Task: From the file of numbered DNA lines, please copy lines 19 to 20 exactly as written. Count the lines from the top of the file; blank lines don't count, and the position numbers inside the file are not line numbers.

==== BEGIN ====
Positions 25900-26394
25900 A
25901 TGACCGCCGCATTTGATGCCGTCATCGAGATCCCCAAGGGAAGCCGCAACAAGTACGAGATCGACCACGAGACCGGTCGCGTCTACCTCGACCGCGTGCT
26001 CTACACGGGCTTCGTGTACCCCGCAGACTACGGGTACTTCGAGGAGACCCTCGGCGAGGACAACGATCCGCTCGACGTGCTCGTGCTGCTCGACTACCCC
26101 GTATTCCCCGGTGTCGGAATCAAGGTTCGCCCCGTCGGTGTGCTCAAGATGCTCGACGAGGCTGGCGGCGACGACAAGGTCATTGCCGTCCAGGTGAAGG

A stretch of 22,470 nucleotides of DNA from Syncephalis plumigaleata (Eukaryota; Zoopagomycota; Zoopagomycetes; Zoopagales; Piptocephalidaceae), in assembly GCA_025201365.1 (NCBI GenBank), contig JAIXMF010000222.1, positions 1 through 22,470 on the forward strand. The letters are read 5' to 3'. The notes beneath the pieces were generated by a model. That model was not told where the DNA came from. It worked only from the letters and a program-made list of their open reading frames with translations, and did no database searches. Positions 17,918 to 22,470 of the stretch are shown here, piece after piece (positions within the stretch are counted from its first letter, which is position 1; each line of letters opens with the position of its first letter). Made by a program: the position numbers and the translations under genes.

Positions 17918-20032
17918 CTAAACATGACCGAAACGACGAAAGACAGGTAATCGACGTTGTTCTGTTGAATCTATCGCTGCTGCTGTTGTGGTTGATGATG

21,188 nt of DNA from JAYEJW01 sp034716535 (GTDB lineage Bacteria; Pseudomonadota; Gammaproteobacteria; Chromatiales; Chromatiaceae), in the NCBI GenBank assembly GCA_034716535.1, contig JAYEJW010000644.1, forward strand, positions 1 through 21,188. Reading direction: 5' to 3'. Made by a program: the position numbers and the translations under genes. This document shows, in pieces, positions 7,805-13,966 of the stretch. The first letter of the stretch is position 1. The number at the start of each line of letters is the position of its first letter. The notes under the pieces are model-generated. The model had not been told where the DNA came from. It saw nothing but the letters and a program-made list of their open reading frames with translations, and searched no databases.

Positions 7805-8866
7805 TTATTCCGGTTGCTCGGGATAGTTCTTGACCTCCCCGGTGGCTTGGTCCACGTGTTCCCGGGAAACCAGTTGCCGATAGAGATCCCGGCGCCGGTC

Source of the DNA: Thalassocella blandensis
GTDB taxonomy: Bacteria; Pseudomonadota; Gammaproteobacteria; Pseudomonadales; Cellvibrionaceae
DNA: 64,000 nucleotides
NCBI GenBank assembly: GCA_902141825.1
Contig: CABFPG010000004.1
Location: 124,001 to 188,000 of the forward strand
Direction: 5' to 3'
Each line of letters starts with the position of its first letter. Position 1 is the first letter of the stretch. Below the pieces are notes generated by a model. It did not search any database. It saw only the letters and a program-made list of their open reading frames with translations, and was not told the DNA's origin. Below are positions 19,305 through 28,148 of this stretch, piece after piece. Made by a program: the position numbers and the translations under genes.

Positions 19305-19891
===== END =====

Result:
Each line of letters starts with the position of its first letter. Position 1 is the first letter of the stretch. Below the pieces are notes generated by a model. It did not search any database. It saw only the letters and a program-made list of their open reading frames with translations, and was not told the DNA's origin. Below are positions 19,305 through 28,148 of this stretch, piece after piece. Made by a program: the position numbers and the translations under genes.

Positions 19305-19891